When it comes to their concussion problem, the NFL is clearly making progress.
“Concussions in the league last year were down 29% in regular season games,” NFL EVP of Health and Safety Initiatives Jeffrey Miller said at the Scouting Combine. “We think that that’s an important number.”
However, Miller knows they must continue to lower those numbers.
“There is still a lot of work to do,” Miller said.
A new NFL rule instituted this past season, penalizing players for leading with the crown of his helmet to initiate contact, clearly had an impact. Guilty players are penalized 15 yards and could be ejected.
“We saw that use of helmet behavior, that led to a concussion, I mean lowering the head behavior that led to a concussion, decreased by about 20% this year,” Miller said.
However, while the numbers are down, helmet-to-helmet hits, the leading cause of concussions, are still a problem.
“40% of all concussions are still caused by helmet-to-helmet contact. Period,” Miller said. “Forget the lowering the head behavior. Just two helmets colliding results in 40% of the concussions. So that still is a significant number and one that we want to continue to drive down. This rule change is a big step in doing that and we began to see some behavior change.”
Kickoffs, with their high speed collisions, have historically caused a lot of concussions. So the NFL tweaked the kickoff rules last year, including disallowing running starts for defenders and changing how you can block, these changes significantly cut down on kickoff concussions.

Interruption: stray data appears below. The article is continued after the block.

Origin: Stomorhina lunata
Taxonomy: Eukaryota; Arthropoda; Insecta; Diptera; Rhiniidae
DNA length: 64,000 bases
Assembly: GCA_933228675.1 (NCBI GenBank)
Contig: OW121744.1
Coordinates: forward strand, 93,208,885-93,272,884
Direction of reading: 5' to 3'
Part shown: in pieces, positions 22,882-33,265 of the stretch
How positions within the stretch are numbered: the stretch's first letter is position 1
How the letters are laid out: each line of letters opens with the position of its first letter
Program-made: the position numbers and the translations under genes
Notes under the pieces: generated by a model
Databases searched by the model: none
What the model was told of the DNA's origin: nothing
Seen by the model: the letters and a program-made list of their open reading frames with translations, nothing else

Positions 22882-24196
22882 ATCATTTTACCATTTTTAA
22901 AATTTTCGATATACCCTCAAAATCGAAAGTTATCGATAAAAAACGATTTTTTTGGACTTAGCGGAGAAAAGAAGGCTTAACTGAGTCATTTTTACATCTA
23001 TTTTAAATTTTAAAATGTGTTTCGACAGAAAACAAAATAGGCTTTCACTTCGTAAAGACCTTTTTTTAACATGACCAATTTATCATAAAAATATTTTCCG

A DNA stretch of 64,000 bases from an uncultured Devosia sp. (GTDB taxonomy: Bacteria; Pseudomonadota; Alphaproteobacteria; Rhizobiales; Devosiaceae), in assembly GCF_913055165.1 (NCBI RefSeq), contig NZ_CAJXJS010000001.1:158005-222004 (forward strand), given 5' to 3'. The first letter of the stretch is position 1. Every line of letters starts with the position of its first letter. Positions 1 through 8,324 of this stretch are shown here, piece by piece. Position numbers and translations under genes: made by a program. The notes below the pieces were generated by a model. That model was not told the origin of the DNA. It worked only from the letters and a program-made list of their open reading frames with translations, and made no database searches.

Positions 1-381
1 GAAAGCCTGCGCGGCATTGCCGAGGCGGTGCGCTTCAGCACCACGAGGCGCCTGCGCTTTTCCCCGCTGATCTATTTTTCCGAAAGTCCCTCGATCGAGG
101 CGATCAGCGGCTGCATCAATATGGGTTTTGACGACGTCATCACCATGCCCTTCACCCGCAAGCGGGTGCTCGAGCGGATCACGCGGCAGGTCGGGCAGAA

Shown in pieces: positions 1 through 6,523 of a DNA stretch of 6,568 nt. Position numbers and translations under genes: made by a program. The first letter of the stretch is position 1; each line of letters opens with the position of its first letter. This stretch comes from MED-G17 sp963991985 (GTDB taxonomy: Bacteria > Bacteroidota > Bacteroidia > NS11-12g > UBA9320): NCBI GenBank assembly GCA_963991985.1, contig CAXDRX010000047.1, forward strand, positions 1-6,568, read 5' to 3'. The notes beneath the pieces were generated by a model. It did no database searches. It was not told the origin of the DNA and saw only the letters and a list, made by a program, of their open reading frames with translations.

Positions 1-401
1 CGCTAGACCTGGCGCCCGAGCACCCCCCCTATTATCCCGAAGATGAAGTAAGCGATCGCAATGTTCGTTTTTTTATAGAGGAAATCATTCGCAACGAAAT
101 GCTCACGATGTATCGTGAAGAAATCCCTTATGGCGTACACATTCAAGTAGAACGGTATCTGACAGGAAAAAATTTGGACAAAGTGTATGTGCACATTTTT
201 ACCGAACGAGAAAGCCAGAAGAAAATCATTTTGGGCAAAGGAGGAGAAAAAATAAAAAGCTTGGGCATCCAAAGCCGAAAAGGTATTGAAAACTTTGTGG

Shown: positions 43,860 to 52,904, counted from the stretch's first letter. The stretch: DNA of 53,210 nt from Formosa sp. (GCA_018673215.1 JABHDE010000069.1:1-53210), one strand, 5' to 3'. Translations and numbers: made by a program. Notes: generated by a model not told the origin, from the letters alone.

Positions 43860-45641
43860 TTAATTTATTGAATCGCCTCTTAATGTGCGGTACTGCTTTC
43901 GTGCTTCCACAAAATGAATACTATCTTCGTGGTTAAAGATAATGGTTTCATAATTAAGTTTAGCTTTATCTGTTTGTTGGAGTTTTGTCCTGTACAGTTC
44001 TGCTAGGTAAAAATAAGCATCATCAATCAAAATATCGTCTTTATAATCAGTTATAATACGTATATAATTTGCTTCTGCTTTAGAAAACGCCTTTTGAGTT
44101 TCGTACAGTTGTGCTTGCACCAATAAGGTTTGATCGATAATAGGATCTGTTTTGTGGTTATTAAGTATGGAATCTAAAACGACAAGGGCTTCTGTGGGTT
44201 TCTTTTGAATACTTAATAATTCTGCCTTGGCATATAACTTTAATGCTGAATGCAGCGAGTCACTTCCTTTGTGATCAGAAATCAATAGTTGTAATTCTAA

“Concussions on kickoffs were down 38% over the last three-year average. So, we looked at ’15,’16 and ’17 where there was no rule change versus ’18 where there was, and we saw a 38% decrease,” Miller said. “When we did the video review of it, we found the primary decrease in concussions was caused by the elimination of the blind side, or the double-team block. Not having that blocking behavior in there seemed to have a significant concussion savings for the players involved.
“There was discussion around the speed of the play – potentially taking some of the higher speed out. The players still reached peak velocity on the play. It was a tick later because they were coming from a standing start.”
One area that still needs work are summer training camp practices.
“In the preseason practices, we did not see a decrease (in concussions),” Miller said. “The numbers were exactly flat. We define preseason as the first part of training camp, before the preseason games start.”
Concussions suffered by offensive linemen in training camp practices are still an issue.
“Disproportionally, the number of concussions suffered in preseason practices are to offensive linemen,” Miller said. “More than one quarter of all concussions, that number is 27% this year, but that is not an odd number on a year-over-year basis, were to offensive linemen.”
Offensive linemen, who are usually some of the taller players, have a tendency to lower their heads as they’re about to engage a defender.
Something else that helped lower overall concussion numbers are the millions of dollars the NFL has spent in recent years to improve helmet technology.
“From the perspective of innovation and a level of dynamism in helmets, for improved protection, we are seeing a lot, which has been a point of emphasis for the league for a while,” Miller said. “As you know, we have put significant resources into engineering work and as we’ve learned more and shared more with the helmet manufactures, we are starting to see the fruits of that in terms of more protective equipment for players.”
The next step in helmet technology, will be to design helmets specifically for the needs of each position.
“I think that we are getting close to the day, in the next couple years, where we will start to see position specific helmets as we understand what each position feels,” Miller said.
So while they still have a lot of work to do, the NFL is clearly moving in the right direction on the concussion front.